UCL Department of Geography


Description Photo Here

Personal tools
Log in
This is SunRain Plone Theme
UCL Home  /  Geography  /  People  /  Research Students  /  Joanna Tindall

Joanna Tindall


Joanna Tindall

Department of Geography, University College London, North-West Wing, Gower Street, London, WC1E 6BT


Twitter: @joannaT1995

London NERC DTP:



Prof. Jonathan Holmes (University College London) & Prof. Ian Candy (Royal Holloway, University of London)

Collaborators: Prof. Melanie Leng (BGS), Prof. Simon Blockley & Dr. Ian Matthews (RHUL), Prof. David Sear, Dr. Thierry Fonville & Prof. Pete Langdon (University of Southampton), Dr Louise Sime & Dr Irene Malmierca Vallet (BAS) and Dr Kira Rehfeld (Hiedelberg University).



NIGLFSC (2018) - Oxygen isotope analyses on ostracod shells.

NIGLFSC (2019) - Oxygen isotope analyses on ostracod shells.

UCL Widening Participation and Access Grant for Summer Challenge 2019.

Frank Carter Travel Fund £800.

Current Research

Title: Lacustrine oxygen isotopes as tracers of past climate change in NW Europe.

Abstract: The Holocene (last ~11,700 years BP) has experienced multiple abrupt climatic events. However, their often subtle expression in the palaeo-record results in many proxies lacking the sensitivity to identify them. The use of oxygen isotopes to investigate palaeotemperature of major abrupt events in cold stages, particularly ice core records, is well-established. In contrast, their use on Holocene lake sediments is limited, despite their potential to also allow for palaeoprecipitation and palaeoatmospheric reconstruction of these subtler abrupt climatic events when high-resolution sampling Is aligned with a good chronology. These reconstructions are made possible by the predictable relationship between water isotope ratio and air temperature. Unusually, large shifts may be attributed to other forcing factors such as precipitation; the δ18O composition of precipitation being strongly controlled by atmospheric processes. This project uses this theory to build on the work of Holmes et al. (2010) to investigate the palaeoclimatic record from lacustrine sediments at various Holocene time slices and the comparison with modern lake water isotope systematics and outputs from an isotope-enabled general circulation model (GCM) outputs.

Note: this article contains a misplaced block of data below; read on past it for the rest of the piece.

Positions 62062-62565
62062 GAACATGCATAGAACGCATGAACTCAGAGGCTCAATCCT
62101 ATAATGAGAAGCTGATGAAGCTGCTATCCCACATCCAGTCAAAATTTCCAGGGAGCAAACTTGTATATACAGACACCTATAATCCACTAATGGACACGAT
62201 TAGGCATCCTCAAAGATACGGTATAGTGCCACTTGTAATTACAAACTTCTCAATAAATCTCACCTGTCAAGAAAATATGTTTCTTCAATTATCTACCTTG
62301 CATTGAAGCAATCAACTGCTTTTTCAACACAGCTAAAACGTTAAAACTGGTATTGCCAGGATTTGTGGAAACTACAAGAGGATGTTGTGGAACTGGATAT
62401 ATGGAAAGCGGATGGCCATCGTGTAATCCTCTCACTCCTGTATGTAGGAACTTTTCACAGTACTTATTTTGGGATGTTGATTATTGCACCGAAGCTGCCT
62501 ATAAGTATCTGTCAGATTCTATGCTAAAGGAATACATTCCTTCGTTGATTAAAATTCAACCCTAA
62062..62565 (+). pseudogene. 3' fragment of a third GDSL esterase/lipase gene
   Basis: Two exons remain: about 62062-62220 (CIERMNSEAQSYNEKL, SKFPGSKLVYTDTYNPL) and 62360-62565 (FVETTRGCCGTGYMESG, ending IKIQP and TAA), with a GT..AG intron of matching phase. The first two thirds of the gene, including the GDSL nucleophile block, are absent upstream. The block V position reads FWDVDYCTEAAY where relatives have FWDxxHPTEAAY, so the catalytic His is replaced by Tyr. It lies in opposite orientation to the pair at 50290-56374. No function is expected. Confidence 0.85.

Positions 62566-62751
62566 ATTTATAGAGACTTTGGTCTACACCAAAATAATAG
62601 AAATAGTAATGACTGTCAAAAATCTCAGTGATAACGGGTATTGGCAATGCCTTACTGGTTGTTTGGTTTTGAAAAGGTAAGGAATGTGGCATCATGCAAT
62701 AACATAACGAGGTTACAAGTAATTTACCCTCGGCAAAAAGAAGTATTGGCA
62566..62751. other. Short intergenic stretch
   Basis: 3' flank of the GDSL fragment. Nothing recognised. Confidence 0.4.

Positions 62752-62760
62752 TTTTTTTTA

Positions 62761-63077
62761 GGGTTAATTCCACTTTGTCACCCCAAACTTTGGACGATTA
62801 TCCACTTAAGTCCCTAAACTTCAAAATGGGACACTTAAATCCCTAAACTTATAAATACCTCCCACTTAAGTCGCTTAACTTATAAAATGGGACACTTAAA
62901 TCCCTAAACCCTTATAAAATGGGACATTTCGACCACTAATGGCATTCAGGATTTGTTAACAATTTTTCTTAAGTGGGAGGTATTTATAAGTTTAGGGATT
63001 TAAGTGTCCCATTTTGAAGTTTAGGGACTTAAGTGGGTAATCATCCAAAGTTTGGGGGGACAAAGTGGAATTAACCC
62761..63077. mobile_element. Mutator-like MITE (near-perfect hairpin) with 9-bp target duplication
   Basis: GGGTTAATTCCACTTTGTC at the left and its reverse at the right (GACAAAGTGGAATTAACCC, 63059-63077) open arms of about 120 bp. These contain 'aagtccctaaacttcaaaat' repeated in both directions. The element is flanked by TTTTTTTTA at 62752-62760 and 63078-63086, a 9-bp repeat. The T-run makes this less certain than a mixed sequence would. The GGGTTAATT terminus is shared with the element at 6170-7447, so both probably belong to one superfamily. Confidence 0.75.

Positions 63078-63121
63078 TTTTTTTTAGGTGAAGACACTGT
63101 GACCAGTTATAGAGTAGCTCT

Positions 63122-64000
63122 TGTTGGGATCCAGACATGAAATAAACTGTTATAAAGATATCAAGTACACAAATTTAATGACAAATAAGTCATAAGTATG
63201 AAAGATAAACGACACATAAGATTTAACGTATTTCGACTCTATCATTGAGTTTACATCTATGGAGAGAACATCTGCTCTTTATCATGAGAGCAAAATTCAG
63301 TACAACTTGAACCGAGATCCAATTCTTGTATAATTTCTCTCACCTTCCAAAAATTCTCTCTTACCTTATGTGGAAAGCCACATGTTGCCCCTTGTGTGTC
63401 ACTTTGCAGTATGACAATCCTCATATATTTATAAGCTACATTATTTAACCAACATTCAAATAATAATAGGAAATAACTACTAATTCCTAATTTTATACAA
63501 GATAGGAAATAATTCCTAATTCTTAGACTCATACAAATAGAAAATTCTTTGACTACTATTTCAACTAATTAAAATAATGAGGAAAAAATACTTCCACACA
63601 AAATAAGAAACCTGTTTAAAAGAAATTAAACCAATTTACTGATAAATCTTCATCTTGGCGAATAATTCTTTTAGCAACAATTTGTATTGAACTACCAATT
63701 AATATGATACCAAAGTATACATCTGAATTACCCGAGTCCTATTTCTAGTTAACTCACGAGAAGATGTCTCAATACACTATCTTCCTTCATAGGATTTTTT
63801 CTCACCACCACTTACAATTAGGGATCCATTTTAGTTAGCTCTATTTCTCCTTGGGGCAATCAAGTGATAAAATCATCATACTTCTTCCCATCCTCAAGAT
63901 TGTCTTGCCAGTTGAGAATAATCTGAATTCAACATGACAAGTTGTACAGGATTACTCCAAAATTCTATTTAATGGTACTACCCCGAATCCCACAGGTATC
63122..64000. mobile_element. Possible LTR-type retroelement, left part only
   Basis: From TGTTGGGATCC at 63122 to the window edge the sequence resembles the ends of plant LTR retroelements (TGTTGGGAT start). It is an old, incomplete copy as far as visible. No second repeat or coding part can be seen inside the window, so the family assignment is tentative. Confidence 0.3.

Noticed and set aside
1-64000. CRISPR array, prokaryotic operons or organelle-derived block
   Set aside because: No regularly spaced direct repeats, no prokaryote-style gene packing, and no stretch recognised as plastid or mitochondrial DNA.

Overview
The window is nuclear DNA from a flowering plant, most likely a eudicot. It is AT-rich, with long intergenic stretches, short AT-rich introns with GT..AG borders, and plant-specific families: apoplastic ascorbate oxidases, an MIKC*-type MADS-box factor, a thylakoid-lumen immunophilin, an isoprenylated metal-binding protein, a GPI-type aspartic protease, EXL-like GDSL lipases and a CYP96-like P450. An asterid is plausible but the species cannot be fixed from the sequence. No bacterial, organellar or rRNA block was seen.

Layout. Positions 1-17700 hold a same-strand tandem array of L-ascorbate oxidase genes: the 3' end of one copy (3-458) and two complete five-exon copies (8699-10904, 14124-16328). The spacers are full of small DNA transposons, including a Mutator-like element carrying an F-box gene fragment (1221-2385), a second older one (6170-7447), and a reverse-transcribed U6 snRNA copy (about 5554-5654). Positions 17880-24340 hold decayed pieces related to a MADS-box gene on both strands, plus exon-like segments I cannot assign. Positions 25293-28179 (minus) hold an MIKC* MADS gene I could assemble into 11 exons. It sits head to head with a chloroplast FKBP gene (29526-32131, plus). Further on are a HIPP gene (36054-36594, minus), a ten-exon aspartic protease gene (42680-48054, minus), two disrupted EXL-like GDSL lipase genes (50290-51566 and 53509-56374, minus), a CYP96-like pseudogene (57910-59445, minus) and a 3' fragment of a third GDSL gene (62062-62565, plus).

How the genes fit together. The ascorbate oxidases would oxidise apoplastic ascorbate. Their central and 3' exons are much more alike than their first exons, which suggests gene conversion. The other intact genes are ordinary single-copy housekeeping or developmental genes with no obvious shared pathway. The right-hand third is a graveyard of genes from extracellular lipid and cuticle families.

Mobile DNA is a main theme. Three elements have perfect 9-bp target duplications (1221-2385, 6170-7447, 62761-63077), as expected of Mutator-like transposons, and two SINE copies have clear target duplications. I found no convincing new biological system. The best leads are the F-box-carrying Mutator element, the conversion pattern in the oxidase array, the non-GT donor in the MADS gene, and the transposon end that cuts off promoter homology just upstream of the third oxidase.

Impact: The research will further our understanding of climate evolution during the Holocene and mechanisms that drive abrupt climatic events. This will contribute to our ability to model, predict and prepare for potential events in the light of modern climate change in NW Europe. The comparison with archaeological evidence where appropriate may indicate societal response to change. Finally, the development of tephrochronologies at the selected field sites have the potential to a) identify tephra at some of the most southernly site in Britain to date, b) identify new Holocene tephras, c) demonstrate that tephra is a viable chronological alternative in late Holocene sites which can circumvent existing issues associated with radiocarbon, 210Pb and SCP dating methodologies which are presently widely used.


1)      Produce oxygen isotope records for four lacustrine sites across the British Isles, at different time slices, from ostracod shells.

2)      Produce chronologies for each site, primarily using tephra, but supported by radiocarbon, 210Pb, SCPs and historical records where appropriate.

3)      Identify abrupt climatic events through shifts in the δ18O record and use this to infer palaeotemperature and palaeoprecipitation change.

4)      Monitor modern lake δ18O composition and temperature where possible to compare to proxy evidence.